By all standards Nigeria is not efficient with the trifling energy volumes she produces. She’s as wasteful in production, as she’s in usage. Views from OGN’s in-house research team sum this up.
Energy efficiency is described a systematic approach to power generation, provision and utilization that ensures optimal usage of all energy thereby reducing the overall amount of power needed to complete specific tasks.
This however should not be confused with energy conservation, which is a totally different practice. Switching off a fridge when it is not in use is energy conservation, while changing out an older energy sapping air conditioner with modern brand that uses less power is energy efficiency. That’s as simple both terms can be described.
By all accounts energy efficiency is a well thought out and intricate process that involves transportation, architecture and industrial actions which most countries have adopted as not just a matter of principle but a necessary tool for evolving their societies.
Leading countries like Japan, Sweden and Norway imbibe the culture of energy saving, recycling and efficiency in not just their government but all the way to their citizenry as well. Other than the social benefits however, the greatest incentive for energy efficiency is the economic payback accruable from it: when a country stops having to spend heavily on utilities then more money for investment, leisure and healthcare become available thus making the society prosper.
It is with this tenet in mind that OGN’s in-house research team looked into the works of an alliance comprising of the German government, the United States Agency for International Development (USAID) and the European Union (EU), which sought to promote the Building Energy Efficiency Guidelines (BEEG) in local architectural practices within Nigeria.
The BEEG is a strand of energy efficiency designed to help lessen the burden on an electrical grid by having the building capable of performing some task that would otherwise fall to the grid to provide energy for. Alongside the BEEG in buildings, the International Energy Agency (IEA) has identified several other sectors in industry, services and transport as areas where energy efficiency can be most effectively applied.
From records, the Nigerian government is not quite ignorant of the important role that energy efficiency plays in today’s world. The government had in fact passed a National Renewable Energy and Energy Efficiency policy in 2015, which though well intended, falls woefully short of achieving its intended outcome without a definite and workable action plan to follow through.
These inconsistencies thus led the World Bank to in its recently released report on energy indicators, flay the country on its poor to non-existent performance in energy efficiency.
Similarly, in his assessment of Nigeria’s poor management of its available energy, CEO of Blue Carmel Energy, a Nigerian renewable energy firm, Suleiman Yusuf, stated that up to 20% of grid electricity supplied to homes and hotels in the country are lost to water heating which could be done with simple solar heating systems.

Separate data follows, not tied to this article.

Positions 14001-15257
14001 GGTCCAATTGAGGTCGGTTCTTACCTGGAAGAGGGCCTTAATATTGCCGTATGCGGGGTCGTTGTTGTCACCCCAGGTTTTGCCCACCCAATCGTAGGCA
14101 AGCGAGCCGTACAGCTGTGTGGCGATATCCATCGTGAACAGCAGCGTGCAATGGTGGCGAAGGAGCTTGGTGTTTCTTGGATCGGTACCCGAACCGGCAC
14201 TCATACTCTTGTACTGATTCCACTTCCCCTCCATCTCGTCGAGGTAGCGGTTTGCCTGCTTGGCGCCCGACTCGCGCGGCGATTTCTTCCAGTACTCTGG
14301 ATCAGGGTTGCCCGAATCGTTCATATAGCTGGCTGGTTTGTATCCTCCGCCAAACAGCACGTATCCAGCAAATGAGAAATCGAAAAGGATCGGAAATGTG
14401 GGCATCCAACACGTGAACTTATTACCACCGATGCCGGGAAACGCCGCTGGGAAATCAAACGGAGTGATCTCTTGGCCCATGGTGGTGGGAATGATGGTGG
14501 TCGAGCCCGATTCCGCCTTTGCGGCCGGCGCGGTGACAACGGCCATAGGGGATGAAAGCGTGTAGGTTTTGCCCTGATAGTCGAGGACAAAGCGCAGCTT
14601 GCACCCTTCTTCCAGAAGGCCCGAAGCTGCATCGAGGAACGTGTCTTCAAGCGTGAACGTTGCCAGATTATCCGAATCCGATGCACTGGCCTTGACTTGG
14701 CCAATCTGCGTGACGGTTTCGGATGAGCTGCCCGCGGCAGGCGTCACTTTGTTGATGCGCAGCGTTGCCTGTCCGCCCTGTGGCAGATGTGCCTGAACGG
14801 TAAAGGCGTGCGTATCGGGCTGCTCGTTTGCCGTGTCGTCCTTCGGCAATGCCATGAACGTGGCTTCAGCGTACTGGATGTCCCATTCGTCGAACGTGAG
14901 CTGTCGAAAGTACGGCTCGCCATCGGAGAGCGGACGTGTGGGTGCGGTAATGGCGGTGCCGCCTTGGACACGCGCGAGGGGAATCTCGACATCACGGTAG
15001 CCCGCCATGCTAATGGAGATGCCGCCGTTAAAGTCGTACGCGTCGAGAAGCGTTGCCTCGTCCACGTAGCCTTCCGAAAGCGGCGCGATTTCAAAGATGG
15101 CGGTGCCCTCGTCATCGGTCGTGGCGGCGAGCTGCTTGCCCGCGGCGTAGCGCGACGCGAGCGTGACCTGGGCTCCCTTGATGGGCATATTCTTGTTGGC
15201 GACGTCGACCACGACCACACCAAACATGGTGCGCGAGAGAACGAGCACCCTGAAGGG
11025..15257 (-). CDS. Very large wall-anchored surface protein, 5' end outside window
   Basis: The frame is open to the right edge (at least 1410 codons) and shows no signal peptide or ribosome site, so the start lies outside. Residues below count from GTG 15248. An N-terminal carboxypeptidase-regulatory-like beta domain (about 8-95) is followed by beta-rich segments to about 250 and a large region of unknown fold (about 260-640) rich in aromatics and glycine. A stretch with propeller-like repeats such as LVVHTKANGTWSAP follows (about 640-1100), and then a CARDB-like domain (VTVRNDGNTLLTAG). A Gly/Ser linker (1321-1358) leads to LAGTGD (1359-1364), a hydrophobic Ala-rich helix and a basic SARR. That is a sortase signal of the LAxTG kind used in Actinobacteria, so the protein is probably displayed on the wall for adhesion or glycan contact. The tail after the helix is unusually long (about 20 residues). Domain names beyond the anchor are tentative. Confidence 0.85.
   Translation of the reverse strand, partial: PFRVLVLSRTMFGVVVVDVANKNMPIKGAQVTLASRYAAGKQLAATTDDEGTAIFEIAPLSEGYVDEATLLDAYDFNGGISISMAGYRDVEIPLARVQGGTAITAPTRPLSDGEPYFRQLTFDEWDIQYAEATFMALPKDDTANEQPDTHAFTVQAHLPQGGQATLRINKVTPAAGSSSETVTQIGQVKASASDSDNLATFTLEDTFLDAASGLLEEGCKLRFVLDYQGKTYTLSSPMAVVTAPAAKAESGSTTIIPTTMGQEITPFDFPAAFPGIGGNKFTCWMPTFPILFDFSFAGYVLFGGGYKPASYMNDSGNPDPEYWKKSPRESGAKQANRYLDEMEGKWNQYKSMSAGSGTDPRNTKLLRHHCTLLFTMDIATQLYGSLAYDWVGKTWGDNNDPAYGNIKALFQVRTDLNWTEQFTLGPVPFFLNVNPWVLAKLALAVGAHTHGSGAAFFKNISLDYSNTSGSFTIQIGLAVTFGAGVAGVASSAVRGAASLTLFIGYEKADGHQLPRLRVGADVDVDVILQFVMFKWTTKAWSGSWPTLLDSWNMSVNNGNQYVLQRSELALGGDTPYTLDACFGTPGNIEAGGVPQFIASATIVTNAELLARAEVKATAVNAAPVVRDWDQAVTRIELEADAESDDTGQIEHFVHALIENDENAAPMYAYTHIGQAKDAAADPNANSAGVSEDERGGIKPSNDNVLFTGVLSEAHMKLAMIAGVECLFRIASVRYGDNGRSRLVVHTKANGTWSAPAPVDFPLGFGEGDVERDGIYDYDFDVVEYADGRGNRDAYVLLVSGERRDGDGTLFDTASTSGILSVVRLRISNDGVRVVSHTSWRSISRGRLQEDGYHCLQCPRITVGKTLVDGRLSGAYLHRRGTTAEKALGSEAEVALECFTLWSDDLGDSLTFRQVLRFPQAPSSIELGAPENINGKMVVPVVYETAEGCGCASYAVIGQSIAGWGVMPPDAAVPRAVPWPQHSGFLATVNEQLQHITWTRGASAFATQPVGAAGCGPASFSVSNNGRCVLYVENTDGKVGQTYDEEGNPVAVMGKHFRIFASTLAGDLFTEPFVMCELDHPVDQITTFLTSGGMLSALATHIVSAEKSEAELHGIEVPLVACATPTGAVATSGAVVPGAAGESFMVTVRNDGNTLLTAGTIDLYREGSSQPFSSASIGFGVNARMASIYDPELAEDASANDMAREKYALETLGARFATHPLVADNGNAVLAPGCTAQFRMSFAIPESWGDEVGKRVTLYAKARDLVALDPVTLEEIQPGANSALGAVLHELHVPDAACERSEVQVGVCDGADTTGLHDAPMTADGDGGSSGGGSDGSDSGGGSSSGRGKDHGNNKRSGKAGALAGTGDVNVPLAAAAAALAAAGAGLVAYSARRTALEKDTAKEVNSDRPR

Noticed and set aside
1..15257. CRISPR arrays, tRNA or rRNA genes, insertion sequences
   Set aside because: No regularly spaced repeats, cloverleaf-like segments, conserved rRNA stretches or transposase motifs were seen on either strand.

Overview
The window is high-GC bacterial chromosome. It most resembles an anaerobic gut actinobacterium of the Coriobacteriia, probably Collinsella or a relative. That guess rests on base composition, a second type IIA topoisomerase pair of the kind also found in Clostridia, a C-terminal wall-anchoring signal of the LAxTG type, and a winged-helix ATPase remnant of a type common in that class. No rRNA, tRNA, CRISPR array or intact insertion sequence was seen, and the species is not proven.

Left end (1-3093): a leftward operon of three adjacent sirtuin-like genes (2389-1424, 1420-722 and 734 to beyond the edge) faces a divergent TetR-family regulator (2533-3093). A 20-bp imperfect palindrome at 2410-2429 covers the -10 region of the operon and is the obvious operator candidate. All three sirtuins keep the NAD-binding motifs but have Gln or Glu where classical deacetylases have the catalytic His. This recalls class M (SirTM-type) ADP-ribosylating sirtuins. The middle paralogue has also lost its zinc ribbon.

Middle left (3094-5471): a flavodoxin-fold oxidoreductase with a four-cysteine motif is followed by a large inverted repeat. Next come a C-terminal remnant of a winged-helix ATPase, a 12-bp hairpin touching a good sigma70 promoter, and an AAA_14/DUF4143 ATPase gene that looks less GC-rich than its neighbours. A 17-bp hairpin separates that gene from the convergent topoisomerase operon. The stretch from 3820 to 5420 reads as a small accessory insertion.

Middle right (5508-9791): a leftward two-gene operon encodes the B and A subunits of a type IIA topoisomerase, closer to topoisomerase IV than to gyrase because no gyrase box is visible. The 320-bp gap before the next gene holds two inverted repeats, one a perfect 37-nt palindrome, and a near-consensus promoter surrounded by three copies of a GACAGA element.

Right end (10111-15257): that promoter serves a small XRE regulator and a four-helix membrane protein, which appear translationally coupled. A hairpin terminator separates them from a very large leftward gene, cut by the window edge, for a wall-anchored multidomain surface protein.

Yusuf explained that just 2 hours of daily sunlight would be enough to provide Nigerian homes with enough hot water to use for the next 24 hours. “Unfortunately, because there is no sufficient information, there is no persuasion, there is no legislation around it, and people don’t just wake up and start providing piping for it,” he lamented.
In a nutshell the overarching picture is quite a conundrum in Nigeria which is perhaps spoilt for choice on energy sources.
Overwhelmingly, there is an agreement that energy efficiency is good for all and should be wholesomely adopted to grow Nigeria’s economy and society, especially with the kind of support offered by many international bodies and friendly governments on this.
Additionally, Nigeria has the pressing incentive of desperately needing the outcome of energy efficiency (more money, more electricity), as well as an ironical luck of still developing her basic infrastructure – housing units, office complexes, transport system, and other public utilities, so all that she builds henceforth can be the most advanced and energy saving (which is considerably cheaper than having to upgrade old infrastructure), infrastructure.
While abhorring the fact that Nigeria still does not seem to have a concrete plan on how to proceed with an energy plan that consciously seeks to turn the ratings of internationally recognized energy indicators to her favour, it is also necessary to point out that the seeming lack of urgency within the government to promote the BEEG either would have to change for a meaningful progress to be made on this.
Save for the few members of the Nigerian Institute of Architects (NIA) who have shown immense commitment to applying the BEEG in their designs and professional practices, little effort is seen being made to transmit and embed this practice in tertiary schools where the bulk of future architects will be groomed.
There is also no coordinating government agency to help drive the government’s efficiency plan down to relevant stakeholders, making this quite a sad way to push for improved management of energy in a country with very little to share.
In recap, if the efforts of Nigeria’s government is more on bridging the current infrastructural gap in the country’s energy sector, without the right policy drive to guide citizens’ usage of what would be produced afterwards, it will as well become some sort of a ‘labour in vain’. It is hoped this will not come up.